Eastern Washington University is preparing to vacate its main building on the downtown Spokane campus, significantly altering a long-term arrangement with Washington State University and moving programs into a new building along East Sprague Avenue.
The move follows discussions about a lease agreement between the two state institutions. Leaders at both schools say they will continue working together, but there are still many details to be worked out, and it’s unclear how much EWU will pay WSU to continue using other spaces on campus.
WSU owns and maintains the 48-acre Health Sciences Spokane campus, formerly called the Riverpoint campus. But for decades it has shared space with EWU and other universities, collaborating in various academic areas.
EWU currently pays WSU about $1.1 million a year and uses roughly 165,000 square feet of space across the campus, mostly in a WSU-owned building called the EWU Center at the corner of Sherman Street and Riverpoint Boulevard. That works out to less than $7 per square foot.
After completing cost analyses for each building on campus last year, WSU officials asked EWU to renegotiate its lease agreement. WSU pays for heating, cooling, IT support, maintenance and janitorial services on the Spokane campus, and handles scheduling for EWU’s classes there.
WSU spokeswoman Kim Papich said EWU would have to pay about twice what it currently pays to cover WSU’s expenses for the spaces that EWU uses.
Instead, EWU President Mary Cullinan recently gave notice that the school will vacate the EWU Center, which currently houses EWU’s College of Business, among other departments.
That decision came as a surprise to WSU officials. But in an interview Monday, WSU Spokane Chancellor Daryll DeWald said it may be a good thing for the university.
As WSU and EWU have grown together on the campus, WSU has rented some space off-campus. With EWU out of the EWU Center, WSU will be able to rent less space and move more operations into a building it owns.
“It helps solve a couple of challenges that we have right now because we’ve grown beyond the footprint of our campus,” DeWald said. “So it allows us to reconsider how we might have our programs in that building.”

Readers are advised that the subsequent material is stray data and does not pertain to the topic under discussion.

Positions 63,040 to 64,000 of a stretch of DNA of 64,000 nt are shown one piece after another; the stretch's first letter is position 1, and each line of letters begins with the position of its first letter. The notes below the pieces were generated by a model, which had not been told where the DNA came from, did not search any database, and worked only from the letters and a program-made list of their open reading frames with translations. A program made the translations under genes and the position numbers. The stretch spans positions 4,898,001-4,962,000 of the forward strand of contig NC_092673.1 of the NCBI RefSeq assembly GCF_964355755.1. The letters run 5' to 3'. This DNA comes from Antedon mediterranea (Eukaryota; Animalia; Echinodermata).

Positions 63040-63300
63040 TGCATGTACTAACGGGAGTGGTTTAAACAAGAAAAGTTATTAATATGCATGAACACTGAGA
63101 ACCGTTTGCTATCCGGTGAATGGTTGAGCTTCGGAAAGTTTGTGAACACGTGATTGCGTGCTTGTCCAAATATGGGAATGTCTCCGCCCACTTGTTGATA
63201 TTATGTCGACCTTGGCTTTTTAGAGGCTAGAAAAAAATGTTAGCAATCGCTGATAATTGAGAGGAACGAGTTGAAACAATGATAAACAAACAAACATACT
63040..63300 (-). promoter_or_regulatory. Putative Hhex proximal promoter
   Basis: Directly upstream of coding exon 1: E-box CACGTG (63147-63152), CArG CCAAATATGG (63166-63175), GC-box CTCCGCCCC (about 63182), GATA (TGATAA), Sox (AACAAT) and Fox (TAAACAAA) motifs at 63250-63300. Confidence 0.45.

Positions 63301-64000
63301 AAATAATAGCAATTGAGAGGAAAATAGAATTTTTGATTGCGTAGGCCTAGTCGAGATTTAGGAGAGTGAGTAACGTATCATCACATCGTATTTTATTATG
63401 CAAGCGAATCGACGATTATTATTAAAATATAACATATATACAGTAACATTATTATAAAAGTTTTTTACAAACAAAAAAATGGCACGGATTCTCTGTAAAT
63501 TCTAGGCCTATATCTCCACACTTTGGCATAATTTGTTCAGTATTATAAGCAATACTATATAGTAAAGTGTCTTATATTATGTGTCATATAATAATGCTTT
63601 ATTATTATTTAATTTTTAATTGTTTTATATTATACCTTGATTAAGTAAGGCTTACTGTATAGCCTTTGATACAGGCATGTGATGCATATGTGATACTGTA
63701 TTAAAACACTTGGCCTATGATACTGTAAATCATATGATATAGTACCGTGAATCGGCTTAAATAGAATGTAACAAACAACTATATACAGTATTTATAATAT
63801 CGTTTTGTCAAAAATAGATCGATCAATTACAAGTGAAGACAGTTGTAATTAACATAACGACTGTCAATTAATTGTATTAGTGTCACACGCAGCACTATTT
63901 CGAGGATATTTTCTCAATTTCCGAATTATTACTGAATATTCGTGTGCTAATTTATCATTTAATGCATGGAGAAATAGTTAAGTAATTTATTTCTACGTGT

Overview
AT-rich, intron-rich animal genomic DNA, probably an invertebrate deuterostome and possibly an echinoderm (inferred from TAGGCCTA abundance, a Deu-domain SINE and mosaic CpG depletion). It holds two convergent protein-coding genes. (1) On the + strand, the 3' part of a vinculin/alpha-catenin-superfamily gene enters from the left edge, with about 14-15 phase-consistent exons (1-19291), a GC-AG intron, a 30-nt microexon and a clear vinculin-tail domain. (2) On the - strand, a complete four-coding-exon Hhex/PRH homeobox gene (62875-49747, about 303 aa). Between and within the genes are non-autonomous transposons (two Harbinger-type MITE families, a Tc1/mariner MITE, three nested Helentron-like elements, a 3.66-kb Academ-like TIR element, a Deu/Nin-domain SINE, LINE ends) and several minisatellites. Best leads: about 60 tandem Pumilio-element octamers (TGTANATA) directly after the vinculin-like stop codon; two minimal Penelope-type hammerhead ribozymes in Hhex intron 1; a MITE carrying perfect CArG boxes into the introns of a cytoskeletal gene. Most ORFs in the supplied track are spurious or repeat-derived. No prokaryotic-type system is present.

WSU officials still are seeking clarity from EWU about its timeline for vacating the building. DeWald said it could happen by the end of 2021.
“We’re still trying to work out how much and when they would move over,” he said. “We don’t know if they will be able to move over all of their programs.”
EWU already had been planning to move three degree programs, dozens of faculty members and about 1,000 students into the Catalyst Building – a five-story, $60 million, 159,000-square-foot project that remains under construction on the south side of the University District Gateway Bridge, opposite the Riverpoint campus.
The Catalyst Building, developed by McKinstry and funded by a subsidiary of Avista Corp., also will be home to Katerra, a California-based wood products company that has a factory in Spokane Valley. Avista and McKinstry are giving EWU a $5 million discount over the first 10 years of its lease. The building is expected to open this fall.
“It is expected that the Catalyst Building will be turned (over) to Eastern Washington University in August so they can move in, with classes anticipated to begin in late September,” Avista spokeswoman Casey Fielder said in an email.
EWU now plans to move at least four programs to the Catalyst Building, three of which – computer science, electrical engineering and visual design – are currently taught in Cheney. EWU is developing the curriculum for the fourth program, computer engineering.
And when EWU vacates the EWU Center, it might move the College of Business to the Catalyst Building, too, said Dave Meany, a university spokesman.
Those changes would come as EWU restructures all of its colleges and departments in an effort to close a $3.5 million budget shortfall.
In an interview Monday, Cullinan said there will be “ample space” in the Catalyst Building and no programs will have to be shrunk or eliminated as a result of the move.
Cullinan said EWU has no plans to relocate programs from WSU’s Health Sciences Building, including programs in dental hygiene, physical and occupational therapy, and speech and hearing disorders.
“The places where Eastern and WSU collaborate are in the health sciences,” Cullinan said. “Those partnerships are continuing, and that’s why it does make sense to have the health sciences working together on that campus.”
Cullinan indicated EWU might continue paying WSU for space it occupies on the Spokane campus. If that happens, she said, she hopes the amount will be lower.
“It’s a lot less space,” she said. “But I don’t have any details. We’re going to do a walk-through in a few weeks. We’ve heard nothing from WSU. I mean, all of this is speculative.”
She added, “I think that Eastern and WSU are working together really well to use state money very effectively and conscientiously, and we are also looking at public-private partnerships that will also be of tremendous benefit to our respective universities, but also to the city of Spokane.”
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